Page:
It was a bit like star wars 1, one intense disappointment yawn with a dodgy Alec guineas impression. Kept expecting a ja ja binks to pop up and yawn, me so bored now.
All the way through is film I kept thinking the TV series really was better than I had thought. Buy that instead this like, it's better.
This film was SUCH A DISAPPOINTMENT. Probably the worst film I've seen
this year so far...
Firstly, the acting in this was excellent in places however it couldn't grab me because the film was directed so poorly. I've never, ever seen a film skip from place to place so quickly when its audience just needs to stop for a moment and grasp what's actually happening! The amount of random scenes that are so misplaced too is extremely irritating and the constant long-pauses of speech made me think why I was watching it.
The film didn't flow either, when it finished I didn't feel like the film had a beginning, middle or end, nor a climax or anything or substance that I'll remember.
There was not one scene I remember from the film very well, no good quotes, no memorable twists, nothing. Don't get me wrong, the sceneries are filmed well, but that's not what this film needs - it needs the development of characters (who there are too many of who don't get enough screen time to adapt).
Terrible, terrible film.
More like "Tinker Tailor Soldier Snore." Tomas Alfredson's big screen
interpretation of John le Carre's spy novel may have won over many
critics, and now the Academy of Motion Pictures Arts and Sciences, but
it certainly didn't impress me.
I would try to tell you what the film is about, but seriously, I had little idea what I saw until I got home and re-read the plot on Wikipedia...and even then, it wasn't terribly clear. But it is about an ex-Secret Service guy, played by Gary Oldman, who is looking for a mole in the higher ranks of the British Secret Service.
Loads of things happen in this film, and I guess it was just done in a way that went so completely over my head, I spent the entire film just barely understanding what I was watching. It was like they condensed an entire season of a television series into a two hour movie, making it virtually impossible to follow. To understand it properly, I would have to watch it again.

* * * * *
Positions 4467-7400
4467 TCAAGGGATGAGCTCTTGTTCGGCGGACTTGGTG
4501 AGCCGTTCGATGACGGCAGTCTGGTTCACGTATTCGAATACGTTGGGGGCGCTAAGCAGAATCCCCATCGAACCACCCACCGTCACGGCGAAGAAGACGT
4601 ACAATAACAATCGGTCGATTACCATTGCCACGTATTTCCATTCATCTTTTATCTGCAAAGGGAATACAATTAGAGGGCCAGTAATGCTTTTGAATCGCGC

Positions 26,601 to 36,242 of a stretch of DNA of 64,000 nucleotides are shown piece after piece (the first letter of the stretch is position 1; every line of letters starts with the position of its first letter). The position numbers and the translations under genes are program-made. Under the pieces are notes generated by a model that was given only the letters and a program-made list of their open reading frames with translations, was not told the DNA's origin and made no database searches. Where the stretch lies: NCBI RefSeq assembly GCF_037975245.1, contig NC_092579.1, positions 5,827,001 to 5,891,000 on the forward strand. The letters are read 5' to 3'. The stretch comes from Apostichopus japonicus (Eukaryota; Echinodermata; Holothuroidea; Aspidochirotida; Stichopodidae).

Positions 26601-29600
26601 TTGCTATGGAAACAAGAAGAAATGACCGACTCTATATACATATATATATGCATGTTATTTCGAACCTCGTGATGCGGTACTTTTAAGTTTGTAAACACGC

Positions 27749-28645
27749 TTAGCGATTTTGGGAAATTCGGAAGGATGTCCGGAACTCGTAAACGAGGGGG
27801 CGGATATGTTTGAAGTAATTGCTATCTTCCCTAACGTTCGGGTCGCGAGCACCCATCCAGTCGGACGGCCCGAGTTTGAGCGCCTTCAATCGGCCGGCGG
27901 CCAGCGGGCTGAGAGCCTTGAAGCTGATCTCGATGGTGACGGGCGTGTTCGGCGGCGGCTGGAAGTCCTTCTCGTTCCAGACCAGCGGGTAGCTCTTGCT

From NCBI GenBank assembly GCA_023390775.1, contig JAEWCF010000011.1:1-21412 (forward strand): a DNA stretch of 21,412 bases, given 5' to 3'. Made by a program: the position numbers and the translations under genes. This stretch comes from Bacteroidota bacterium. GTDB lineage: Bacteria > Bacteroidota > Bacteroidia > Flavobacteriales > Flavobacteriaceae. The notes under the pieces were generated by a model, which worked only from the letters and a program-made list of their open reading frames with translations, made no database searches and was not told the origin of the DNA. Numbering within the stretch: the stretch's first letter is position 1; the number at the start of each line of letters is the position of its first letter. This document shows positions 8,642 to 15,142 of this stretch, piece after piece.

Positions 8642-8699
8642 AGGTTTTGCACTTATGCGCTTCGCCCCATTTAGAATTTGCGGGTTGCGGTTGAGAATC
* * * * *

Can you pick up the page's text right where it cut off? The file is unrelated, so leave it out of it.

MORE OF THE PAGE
And believe me, that is not going to happen.
The way Anderson directed it is well done in some ways, but with frame after frame of a backdrop so dreary, it makes London look suicide-inducing, the film plugs along without having any redeemable features that will truly grab your interest and keep you entertained. When someone gets shot in the head, you think finally! Some action! And then it sinks back into the greys and far too many words and names to keep track of.
I think the only reason why the script got an Oscar nomination was that it may have been the thickest of them all, because it certainly was not written well enough for the average human to keep up with the story and keep one terribly interested. A nomination for the score? Sorry, nothing impressive there either. It was as long and drawn out as the film was.
And then there is the Best Actor nomination for Gary Oldman. I would understand it if he were old enough to maybe not get another one, but out of all the performances I have seen this year, this one certainly did not stand out as deserving such a recognition. Yep, there could have easily been a spot there for a more deserving Gosling.
Yep, after sitting through this overly complicated bore of a film, not only did my head hurt, but so did my wallet.
I watched this the other night and still have no idea what happened.
The character development is pitiful, you feel nothing for any of them and i struggled to work out who was who all the way through the movie! I think they thought we would gasp once the spy was revealed, but by that point i had lost interest and was mighty confused by it all.
As spy stories go it was basically a game of Chinese whispers, with minimal action, no tense scenes, an incoherent plot. On the plus side the acting was good, but not enough to make me recommend this to anyone.